After a little while they wanted to add another small house that they could also rent out. Apparently they had problems trying to find reliable local builders the first time around which resulted in delays, quality issues and other problems familiar to anyone that ever had a house built.
So what do you do? You go on YouTube and watch a few videos on how to build a tiny house with your own hands! Fabio did just that and the result is impressive considering he’s never done anything like this before.
Talk about a unique place! The walls are made of cement, rocks, wood and liquor/wine bottles. Fabio said that most of the empty bottles were courtesy of Erica… Don’t know about that but I do know that the rocks in the walls came from the river down in the valley behind the house.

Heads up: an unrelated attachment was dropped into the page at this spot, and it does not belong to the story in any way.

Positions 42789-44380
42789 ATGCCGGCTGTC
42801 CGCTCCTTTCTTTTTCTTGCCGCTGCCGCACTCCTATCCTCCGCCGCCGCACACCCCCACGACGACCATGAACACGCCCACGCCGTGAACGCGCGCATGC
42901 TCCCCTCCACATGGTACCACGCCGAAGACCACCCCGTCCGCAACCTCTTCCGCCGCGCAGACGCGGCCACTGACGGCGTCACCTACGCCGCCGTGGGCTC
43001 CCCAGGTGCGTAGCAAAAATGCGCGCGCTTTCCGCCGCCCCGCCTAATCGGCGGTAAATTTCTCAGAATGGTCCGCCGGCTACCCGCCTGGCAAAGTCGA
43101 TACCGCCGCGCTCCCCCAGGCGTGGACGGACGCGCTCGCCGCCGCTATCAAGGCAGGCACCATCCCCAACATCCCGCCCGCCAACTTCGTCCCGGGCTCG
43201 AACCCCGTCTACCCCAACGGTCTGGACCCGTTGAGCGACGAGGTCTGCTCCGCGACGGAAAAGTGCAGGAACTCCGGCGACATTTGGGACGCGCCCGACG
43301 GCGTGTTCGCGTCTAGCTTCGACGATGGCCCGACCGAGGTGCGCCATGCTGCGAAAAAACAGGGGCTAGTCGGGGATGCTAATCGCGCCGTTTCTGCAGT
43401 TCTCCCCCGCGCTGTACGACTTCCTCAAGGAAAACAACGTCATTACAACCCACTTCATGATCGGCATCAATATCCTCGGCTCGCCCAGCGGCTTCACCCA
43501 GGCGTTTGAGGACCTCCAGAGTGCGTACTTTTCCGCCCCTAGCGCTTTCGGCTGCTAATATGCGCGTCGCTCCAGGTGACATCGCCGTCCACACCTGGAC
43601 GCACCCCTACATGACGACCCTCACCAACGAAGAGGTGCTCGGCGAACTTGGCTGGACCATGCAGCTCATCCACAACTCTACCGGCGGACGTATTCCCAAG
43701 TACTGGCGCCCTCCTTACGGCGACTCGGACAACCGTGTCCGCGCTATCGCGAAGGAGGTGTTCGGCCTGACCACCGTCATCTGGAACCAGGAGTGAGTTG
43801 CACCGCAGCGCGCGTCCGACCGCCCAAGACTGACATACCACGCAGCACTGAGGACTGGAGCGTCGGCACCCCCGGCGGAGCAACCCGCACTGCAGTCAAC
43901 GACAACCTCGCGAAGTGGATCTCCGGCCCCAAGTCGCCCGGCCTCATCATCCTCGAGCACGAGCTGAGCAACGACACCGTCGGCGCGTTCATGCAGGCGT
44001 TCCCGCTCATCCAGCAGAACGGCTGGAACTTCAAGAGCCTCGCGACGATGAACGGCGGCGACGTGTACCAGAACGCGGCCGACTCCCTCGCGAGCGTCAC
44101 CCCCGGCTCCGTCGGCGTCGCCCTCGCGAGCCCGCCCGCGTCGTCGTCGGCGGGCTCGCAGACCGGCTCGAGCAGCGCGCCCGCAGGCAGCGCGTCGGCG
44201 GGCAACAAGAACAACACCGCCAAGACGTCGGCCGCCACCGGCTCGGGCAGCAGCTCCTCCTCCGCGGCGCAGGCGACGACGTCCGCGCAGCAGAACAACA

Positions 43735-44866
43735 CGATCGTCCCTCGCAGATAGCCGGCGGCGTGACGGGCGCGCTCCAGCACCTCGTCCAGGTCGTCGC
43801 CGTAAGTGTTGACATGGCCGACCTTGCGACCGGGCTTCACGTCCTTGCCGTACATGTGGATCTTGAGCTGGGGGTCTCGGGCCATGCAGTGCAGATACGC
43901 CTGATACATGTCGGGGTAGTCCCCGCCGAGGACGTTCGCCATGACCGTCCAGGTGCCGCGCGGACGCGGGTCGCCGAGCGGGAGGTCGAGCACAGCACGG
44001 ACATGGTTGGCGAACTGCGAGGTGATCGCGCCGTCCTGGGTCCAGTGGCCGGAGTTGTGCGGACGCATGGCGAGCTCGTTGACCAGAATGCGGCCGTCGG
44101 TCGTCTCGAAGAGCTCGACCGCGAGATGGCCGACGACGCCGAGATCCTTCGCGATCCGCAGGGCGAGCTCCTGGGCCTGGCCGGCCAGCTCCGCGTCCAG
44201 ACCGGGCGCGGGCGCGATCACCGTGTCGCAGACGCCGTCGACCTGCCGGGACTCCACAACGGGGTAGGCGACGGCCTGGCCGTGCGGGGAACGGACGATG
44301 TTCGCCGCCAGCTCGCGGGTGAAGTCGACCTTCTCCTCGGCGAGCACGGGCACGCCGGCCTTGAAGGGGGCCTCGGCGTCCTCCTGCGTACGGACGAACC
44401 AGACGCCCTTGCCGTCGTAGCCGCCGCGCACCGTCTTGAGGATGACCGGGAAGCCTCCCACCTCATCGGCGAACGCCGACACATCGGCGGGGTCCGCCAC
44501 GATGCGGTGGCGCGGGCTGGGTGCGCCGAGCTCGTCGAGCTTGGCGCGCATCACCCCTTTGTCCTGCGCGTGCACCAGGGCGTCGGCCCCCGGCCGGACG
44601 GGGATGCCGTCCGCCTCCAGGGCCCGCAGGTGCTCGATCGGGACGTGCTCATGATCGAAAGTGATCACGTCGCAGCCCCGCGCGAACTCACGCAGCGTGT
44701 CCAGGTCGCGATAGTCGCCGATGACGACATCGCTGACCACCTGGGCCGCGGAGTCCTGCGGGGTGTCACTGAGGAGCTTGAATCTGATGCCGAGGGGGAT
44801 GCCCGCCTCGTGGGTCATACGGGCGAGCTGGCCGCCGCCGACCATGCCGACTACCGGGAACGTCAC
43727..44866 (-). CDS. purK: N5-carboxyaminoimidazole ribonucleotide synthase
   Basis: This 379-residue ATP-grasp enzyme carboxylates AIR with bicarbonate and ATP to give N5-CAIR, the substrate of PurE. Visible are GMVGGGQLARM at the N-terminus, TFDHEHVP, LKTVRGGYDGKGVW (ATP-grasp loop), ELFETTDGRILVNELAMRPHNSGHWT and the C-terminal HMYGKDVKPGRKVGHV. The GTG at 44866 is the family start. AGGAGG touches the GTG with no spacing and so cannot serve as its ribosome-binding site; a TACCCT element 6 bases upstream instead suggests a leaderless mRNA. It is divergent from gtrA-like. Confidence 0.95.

It was time for breakfast. Erica brought over this spread:
Most of the stuff is homemade. They make their own bread. They make their own jams and juice from the fruit of the trees on property. No labels, no plastic, everything is fresh and local.
As we set there enjoying the morning and eating this healthy and delicious food we kept asking over and over – what the $%#@ are we doing with our lives back in the States?! What’s stopping us from doing something similar? Erica and Fabio are of similar age but their lives couldn’t be any more different.
I know it’s not fair. This is like comparing fresh mangos with genetically modified strawberries. One looks less than perfect but tastes amazing while the other comes saran wrapped in all its fit-for-magazine-cover glory yet tastes bland and ultimately unsatisfying.
We kept going back and forth talking about all the pros and cons of leaving it all behind and doing something similar to what our hosts did. Both of us had these conversations before. Though this was the first time my friend really thought about it. I’ve been discussing it with my wife ever since we came back from Costa Rica last year.